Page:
In summary, our study reveals that functional maladaptation of the gut in response to an HFHSD is caused by disturbed ISC identity, changes in the regional identity of cells and an altered mature cell-type composition. Further, we describe targetable pathways that are induced by an HFHSD and potentially underlie the pathogenesis of the metabolic syndrome and gastrointestinal cancer. This new understanding of the mechanisms of disease is crucial to develop non-invasive therapeutic options to resolve obesity and insulin-dependent diabetes, for example by counteracting enteroendocrine dysregulation (for example, by elevating peripheral serotonin levels) and increased nutrient absorption (for example, by inducing distal enterocyte phenotypes).
Animal experiments were carried out in compliance with the German Animal Protection Act and with the approved guidelines of the Society of Laboratory Animals and of the Federation of Laboratory Animal Science Associations. This study was approved by the institutional Animal Welfare Officer (Helmholtz Center Munich) and by the Government of Upper Bavaria, Germany. Homozygous FVF mice were generated as previously described and backcrossed to C57BL/6 background22. Foxa2nEGFP-CreERT2 mice25 (CD1 background) were crossed with Gt(ROSA)26mTmG mice24 (mixed 129/SvJ, C57BL/6J background) to obtain heterozygous Foxa2nEGFP-CreERT2/+;Gt(ROSA)26mTmG/+ animals and bred in our own facilities. Other mouse lines were Lgr5-EGFP-IRES-creERT2 (ref. 33) (Lgr5-ki, C57BL/6J background) and wild-type C57BL/6N (bred in our own facilities).
Mice were housed in groups of two to four animals and maintained at 23 ± 1 °C and 45–65% humidity on a 12-h dark/light cycle with ad libitum access to diet and water unless otherwise indicated. All experiments were performed using male animals at 3 to 7 months of age.
For dietary interventions, 10–12-week-old male mice were randomized into test groups matched for body weight, with similar variance, and given ad libitum access to either an obesogenic HFHSD (58% kcal from fat, 25% kcal from carbohydrates, 17% kcal from protein (Research Diets, no. D12331)) or CD (11% kcal from fat, 64% kcal from carbohydrates, 25% kcal from protein (ssniff Spezialdiäten, E15051-04)) for a period of 11–13 weeks. Body weights were measured every second week.
Body composition analysis
Lean and fat masses were measured in FVF mice 12 weeks after the start of the diet using quantitative nuclear magnetic resonance technology (EchoMRI).
Glucose tolerance and insulin secretion tests
Glucose tolerance was assessed by an oral glucose tolerance test (oGTT) in FVF mice, maintained for 12 weeks on CD or HFHSD. After a 6-h fast, mice received an oral glucose bolus (1.5 mg g−1 body weight of 20 % (wt/v) d-(+)-glucose (Sigma-Aldrich) in PBS). Tail blood glucose concentrations were measured with a handheld glucometer (Abbott) before (0 min) and 15, 30, 60 and 120 min after the glucose bolus. To measure the insulin secretion, tail vein blood samples were collected into EDTA-coated microvette tubes (SARSTEDT) at time points 0, 15 and 30 min of the oGTT. Plasma was extracted by centrifugation (3,500 r.p.m., 15 min, 4 °C) and insulin concentration was determined using the Ultra-Sensitive Mouse Insulin ELISA Kit (Crystal Chem, 90080) according to the manufacturer’s instructions.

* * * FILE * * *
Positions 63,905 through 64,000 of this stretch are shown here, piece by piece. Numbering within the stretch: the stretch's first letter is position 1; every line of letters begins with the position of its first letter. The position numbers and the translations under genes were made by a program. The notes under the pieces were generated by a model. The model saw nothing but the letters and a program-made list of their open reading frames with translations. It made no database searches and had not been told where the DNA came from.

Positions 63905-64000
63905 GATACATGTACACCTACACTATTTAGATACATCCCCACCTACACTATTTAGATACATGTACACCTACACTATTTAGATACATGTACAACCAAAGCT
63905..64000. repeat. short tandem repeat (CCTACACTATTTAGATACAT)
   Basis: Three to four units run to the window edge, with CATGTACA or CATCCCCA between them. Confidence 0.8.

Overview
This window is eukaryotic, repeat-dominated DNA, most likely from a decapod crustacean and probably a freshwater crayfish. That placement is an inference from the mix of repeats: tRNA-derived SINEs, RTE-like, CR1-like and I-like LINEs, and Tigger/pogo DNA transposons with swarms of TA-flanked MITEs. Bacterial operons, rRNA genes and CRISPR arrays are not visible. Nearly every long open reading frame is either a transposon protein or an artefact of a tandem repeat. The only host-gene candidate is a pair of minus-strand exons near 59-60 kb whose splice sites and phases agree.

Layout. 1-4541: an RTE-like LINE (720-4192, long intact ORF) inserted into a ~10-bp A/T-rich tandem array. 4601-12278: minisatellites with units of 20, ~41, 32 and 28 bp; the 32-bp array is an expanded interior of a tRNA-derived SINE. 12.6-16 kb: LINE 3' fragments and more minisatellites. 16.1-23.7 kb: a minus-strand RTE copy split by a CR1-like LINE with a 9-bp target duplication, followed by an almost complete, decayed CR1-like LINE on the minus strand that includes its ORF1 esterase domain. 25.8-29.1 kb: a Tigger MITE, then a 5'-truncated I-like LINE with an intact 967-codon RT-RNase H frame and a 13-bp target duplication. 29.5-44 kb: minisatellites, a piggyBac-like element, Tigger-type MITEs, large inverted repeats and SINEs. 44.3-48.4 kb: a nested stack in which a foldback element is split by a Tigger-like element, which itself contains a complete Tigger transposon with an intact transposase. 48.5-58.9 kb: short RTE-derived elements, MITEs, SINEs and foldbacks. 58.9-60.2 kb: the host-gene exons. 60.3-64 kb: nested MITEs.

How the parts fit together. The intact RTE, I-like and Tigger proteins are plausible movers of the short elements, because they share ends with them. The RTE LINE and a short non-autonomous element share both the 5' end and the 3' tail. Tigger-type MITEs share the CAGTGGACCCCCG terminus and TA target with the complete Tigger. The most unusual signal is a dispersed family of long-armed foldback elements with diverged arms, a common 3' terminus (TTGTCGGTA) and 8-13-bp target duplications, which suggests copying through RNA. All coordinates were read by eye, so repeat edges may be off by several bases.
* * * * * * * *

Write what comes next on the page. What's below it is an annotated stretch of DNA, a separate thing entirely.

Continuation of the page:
The homeostasis model assessment of insulin resistance (HOMA-IR) and HOMA-β were used to assess insulin resistance and beta-cell function, respectively, in FVF mice at 12 weeks after diet start. HOMA indices were calculated from basal blood glucose and plasma insulin levels after a 6-h fast based on the conventional formulas: HOMA-IR = fasting blood glucose (mg per 100 ml) × fasting insulin (µU per ml)/405 and HOMA-β = fasting insulin (µU per ml) × 360/fasting glucose (mg per 100 ml) − 63 (ref. 56).
Plasma hormone measurements
Circulating hormones, serotonin, ghrelin and Glp-1 were assessed in FVF mice maintained for 13 weeks on a CD or an HFHSD. For basal levels (ghrelin and serotonin), mice were fasted for 6 h and tail vein blood was sampled into EDTA-coated microvette tubes (SARSTEDT). To compare postprandial plasma hormone levels (Glp-1, ghrelin), fasted mice were gavaged with 250 µl of mixed-meal-containing liquid diet (Osmolite HiCal, Abbott) supplemented with dextrose at 20% (wt/v) (Sigma-Aldrich). Blood was collected 10 min after the mixed-meal bolus either from the tail vein or, under terminal anaesthesia with isoflurane, from the vena cava57,58,59. For Glp-1 measurement, blood samples were immediately mixed with 0.1 mM Diprotin A (Abcam, 145599) and 500 KIU ml−1 aprotinin (Sigma, A-1153). Plasma was extracted by centrifugation (13,000 r.p.m., 2 min, 4 °C). Total ghrelin concentrations were determined using an ELISA kit from Millipore-Merck (EZRGRT-91K), total plasma Glp-1 was measured using a mouse Glp-1 ELISA kit (Crystal Chem, 81508) and serotonin concentration was determined using a serotonin ELISA kit from Enzo (ADI-900-175).
Proliferative cell labelling with EdU and BrdU and tamoxifen administration in mice
To assess the epithelial replication rate in the SI, EdU (Thermo Fisher Scientific, A10044) or BrdU (Sigma, no. B5002) was administered as an intraperitoneal injection at 100 μg g−1 body weight or at 50 μg g−1 body weight, respectively, each from a 10 mg ml−1 stock and in sterile PBS. Mice were killed 2 h post-EdU or 24 h post-BrdU administration. For the assessment of BrdU label retention, FVF mice maintained for 10 weeks on a diet were given BrdU in drinking water at 1 mg ml−1 supplemented with 1% sucrose for 14 d. BrdU was then withdrawn and mice were further maintained on a diet with ad libitum drinking water for a chase period of 21 d. A group of mice was killed after 14 d of continuous BrdU labelling or after a 21d period of chase. For short-term genetic lineage studies, Foxa2nEGFP-CreERT2/+;Gt(ROSA)26mTmG/+ mice were fasted for 3 h and Cre-recombinase activity was induced by a titrated single dose of tamoxifen administered orally by gavage (Sigma-Aldrich, T5648) at 0.25 mg g−1 body weight in sunflower oil. Mice were killed 70 h after the tamoxifen gavage.